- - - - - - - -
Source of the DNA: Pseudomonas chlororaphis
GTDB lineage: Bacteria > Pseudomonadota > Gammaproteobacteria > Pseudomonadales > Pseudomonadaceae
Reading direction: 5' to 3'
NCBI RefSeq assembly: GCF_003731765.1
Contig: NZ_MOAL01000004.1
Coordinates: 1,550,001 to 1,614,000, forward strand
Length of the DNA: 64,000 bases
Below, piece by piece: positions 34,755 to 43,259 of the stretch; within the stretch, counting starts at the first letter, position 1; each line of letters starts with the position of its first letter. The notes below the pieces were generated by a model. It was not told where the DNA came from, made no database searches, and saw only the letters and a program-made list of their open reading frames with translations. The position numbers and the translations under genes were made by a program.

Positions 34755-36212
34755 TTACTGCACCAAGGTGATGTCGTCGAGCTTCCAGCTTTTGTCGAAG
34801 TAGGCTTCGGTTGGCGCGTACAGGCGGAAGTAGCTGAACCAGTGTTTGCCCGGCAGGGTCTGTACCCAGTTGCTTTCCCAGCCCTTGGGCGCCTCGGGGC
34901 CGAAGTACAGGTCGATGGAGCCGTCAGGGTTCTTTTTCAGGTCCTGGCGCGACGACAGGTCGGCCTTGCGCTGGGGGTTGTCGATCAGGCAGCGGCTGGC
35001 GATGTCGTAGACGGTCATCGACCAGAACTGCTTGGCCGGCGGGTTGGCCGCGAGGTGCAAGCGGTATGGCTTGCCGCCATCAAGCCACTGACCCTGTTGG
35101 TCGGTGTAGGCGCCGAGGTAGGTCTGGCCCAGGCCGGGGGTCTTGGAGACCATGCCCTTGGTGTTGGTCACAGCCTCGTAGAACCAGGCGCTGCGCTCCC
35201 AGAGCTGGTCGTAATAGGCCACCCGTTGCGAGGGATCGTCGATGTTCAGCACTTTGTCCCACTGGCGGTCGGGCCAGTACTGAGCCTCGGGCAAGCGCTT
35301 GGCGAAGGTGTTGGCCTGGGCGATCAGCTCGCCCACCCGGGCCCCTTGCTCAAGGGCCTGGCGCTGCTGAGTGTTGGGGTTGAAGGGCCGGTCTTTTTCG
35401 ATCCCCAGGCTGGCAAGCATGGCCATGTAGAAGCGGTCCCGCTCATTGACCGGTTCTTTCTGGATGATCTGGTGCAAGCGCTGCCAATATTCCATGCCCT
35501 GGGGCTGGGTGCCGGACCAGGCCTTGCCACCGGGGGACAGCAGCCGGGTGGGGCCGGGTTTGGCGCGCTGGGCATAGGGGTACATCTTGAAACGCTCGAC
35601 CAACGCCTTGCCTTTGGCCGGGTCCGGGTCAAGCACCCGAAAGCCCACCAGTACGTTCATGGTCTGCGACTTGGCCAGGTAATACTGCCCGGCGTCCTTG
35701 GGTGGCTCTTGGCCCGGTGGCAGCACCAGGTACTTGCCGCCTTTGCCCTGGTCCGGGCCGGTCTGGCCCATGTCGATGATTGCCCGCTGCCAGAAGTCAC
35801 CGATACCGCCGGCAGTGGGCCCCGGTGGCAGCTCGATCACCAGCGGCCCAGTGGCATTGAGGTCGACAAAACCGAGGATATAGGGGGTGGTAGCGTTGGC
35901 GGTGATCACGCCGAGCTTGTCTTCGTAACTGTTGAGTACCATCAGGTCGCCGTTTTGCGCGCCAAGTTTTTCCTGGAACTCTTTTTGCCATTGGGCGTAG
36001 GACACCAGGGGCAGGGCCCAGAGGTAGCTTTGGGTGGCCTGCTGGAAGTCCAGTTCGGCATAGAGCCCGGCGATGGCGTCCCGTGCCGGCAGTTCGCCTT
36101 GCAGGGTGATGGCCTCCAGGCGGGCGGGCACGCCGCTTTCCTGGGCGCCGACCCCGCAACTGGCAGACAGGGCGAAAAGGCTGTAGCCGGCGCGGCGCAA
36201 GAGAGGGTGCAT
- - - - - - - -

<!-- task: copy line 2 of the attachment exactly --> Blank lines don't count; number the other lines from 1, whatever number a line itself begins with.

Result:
GTDB lineage: Bacteria > Pseudomonadota > Gammaproteobacteria > Pseudomonadales > Pseudomonadaceae